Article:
A further embodiment of the switching valve would be to eliminate the valve casing altogether, keeping the same internal components, but utilizing a bore of the HCU as the valve casing. Thus, the HCU would be bored to include a valve seat 325 accommodating the check ball 324, and a cylinder wall to accommodate the piston 327, return springs 326, 328 and filter.
An alternate embodiment of the hydraulic circuit shown in FIG. 5 is similar to that shown in FIG. 1 with the exception that the circuit does not include a check valve 62 nor line 110 leading from valve 30 to the junction of lines 42 and 46. Rather line 110 is junctured with line 50. This is referred to as an eight valve, pedal non-isolated system. Also, the high pressure relief valve and high pressure accumulator of the system shown in FIG. 1 are replaced by an attenuator 500 having an orifice 502 and a differential pressure type pilot-operated, 2-way relief valve 510. As noted above, check valve 68 is optional.
In operation then, the circuit of FIG. 5 would differ from that shown in FIG. 1 by the following:
On normal brake apply, pressure is applied through line 38 to both lines 110 and 111 (through check valve 40), then through common line 50 and to both wheels brake cylinders 22, 26 through respective lines 46 and 54.
Brake release operates identically to that described relative to FIG. 1, excepting all released fluid from the brake cylinder 22 of the driven wheel 20 must pass through the open (unactuated) isolation valve 44 to line 50 before branching into the afore-described dual paths.
In ABS in all modes, since line 110 joins line 50 and check valve 62 has been eliminated, the ABS pump pressure pulses will be transmitted to the master cylinder and then to the brake pedal to alert the operator to the fact that the brakes are in the ABS mode. During ABS hold, pressurized fluid can flow from the pump outlet through line 50 to line 110, through the open actuated switching valve 30, through line 38 and back to the master cylinder 16. During ABS dump mode, solenoid valves 84 and 88 are actuated to open a path from the wheels to the low pressure accumulator 64 as stated above for the embodiment shown in FIG. 1. Additionally, fluid can flow from the pump outlet through line 50 to line 110, through valve 30 to line 38 and back to the master cylinder.
The traction control dump (and hold) mode of operation is different in that the pressurized fluid flows through line 111 and opens valve 510 flowing into line 38 and back into the supply line 36. Valve 510 is opened for flow in this direction when the pressure at the pump outlet reaches approximately 1200-1500 p.s.i.g. above the master cylinder pressure.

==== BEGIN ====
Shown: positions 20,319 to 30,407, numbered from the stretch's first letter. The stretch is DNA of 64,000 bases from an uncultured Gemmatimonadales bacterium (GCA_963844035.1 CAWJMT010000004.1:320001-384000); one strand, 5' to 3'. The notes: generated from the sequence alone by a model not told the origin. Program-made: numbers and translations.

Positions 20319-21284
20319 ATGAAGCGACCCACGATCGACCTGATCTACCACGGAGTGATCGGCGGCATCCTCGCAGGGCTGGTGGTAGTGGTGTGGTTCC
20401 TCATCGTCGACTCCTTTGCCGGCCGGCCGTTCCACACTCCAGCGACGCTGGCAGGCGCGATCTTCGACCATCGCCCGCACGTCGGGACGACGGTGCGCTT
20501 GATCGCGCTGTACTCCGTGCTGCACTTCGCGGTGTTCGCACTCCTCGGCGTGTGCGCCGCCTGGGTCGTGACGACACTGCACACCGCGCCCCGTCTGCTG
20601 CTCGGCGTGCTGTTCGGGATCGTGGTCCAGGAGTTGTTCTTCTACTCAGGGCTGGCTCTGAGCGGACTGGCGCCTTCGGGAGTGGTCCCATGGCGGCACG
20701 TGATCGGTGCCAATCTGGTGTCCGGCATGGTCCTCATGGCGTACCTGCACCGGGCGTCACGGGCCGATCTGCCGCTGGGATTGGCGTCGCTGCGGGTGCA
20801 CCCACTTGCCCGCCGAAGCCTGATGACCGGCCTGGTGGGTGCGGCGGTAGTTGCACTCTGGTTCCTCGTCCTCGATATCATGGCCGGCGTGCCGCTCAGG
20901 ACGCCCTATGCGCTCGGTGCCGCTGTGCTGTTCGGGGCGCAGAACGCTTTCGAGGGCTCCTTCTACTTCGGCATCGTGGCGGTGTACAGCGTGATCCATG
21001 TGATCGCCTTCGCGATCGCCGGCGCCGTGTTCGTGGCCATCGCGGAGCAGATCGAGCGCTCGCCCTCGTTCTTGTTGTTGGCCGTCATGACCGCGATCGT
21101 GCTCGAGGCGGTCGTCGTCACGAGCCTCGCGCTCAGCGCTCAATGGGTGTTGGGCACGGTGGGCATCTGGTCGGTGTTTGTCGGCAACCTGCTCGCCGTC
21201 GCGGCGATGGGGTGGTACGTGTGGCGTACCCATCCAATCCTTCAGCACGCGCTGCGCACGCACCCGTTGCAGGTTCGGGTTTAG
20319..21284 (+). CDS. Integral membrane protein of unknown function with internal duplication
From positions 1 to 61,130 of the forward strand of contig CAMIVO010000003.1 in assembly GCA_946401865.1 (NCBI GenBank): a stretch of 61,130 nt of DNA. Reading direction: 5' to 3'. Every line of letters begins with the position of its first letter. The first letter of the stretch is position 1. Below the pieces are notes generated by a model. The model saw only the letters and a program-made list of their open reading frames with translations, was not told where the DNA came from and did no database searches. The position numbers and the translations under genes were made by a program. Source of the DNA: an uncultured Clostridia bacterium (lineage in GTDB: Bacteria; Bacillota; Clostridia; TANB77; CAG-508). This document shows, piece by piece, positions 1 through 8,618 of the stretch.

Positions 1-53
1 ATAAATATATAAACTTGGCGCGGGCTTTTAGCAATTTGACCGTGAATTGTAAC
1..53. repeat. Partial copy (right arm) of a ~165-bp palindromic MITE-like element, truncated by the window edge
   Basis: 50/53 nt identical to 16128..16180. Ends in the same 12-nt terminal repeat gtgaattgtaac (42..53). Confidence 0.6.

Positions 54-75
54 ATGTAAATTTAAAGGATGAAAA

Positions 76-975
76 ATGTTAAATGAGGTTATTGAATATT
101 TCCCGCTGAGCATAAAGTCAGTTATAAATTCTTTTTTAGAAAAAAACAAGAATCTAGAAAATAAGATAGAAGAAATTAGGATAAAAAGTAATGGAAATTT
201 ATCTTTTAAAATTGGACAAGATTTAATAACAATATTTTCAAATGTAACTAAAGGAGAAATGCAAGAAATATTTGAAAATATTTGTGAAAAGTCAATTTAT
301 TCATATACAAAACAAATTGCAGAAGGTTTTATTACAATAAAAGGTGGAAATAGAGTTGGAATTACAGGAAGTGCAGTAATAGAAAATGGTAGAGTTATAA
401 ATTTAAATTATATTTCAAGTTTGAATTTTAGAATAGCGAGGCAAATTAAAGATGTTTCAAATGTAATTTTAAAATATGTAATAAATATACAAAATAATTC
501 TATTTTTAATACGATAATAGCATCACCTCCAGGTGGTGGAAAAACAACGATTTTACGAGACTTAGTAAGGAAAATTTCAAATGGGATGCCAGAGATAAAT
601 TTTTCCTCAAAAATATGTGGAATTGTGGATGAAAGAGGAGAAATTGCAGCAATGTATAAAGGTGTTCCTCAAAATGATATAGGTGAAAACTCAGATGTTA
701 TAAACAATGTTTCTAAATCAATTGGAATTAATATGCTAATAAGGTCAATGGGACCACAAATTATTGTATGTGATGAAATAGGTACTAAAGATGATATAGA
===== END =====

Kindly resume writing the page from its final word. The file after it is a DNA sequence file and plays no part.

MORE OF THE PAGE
In addition to the brake position switch 700 described above, in all systems described there is also provided a second or supplemental brake switch 600. Only one switch 600 is required and it can be located in the main line 34, 234 of either half 10a, 10b of the system.
The supplemental brake switch 600 is a hydraulically actuated pressure switch and functions to signal the ECU 800 as to the status of the hydraulic brake circuit. The switch is actuated whenever the brakes are applied and the pressure in the main line 34, 234 exceeds a first predetermined pressure. When the brakes are applied during traction control the master cylinder pressure must be able to reach the wheel brakes for normal braking. This switch indicates that normal braking has begun and the wheel brakes should no longer remain isolated from the master cylinder. A first threshold pressure of approximately 125 p.s.i.g. is used for the systems disclosed, but a different actuation pressure can be used which fits the specific requirements of the system.
The brake pressure switch 600 returns to its unactuated state when the brake pressure falls below a second predetermined pressure. This second predetermined pressure can be the same pressure level as the first predetermined pressure or it can be different thereby forming a switching hysteresis. The second pressure threshold for the systems described above was chosen to be 85 p.s.i.g. which corresponds to the pressure at which the switching valve 30 closes. Thus, when the brake pressure switch 600 returns to its unactuated state, it indicates that the switching valve 30 has returned to its unactuated position and is now closed.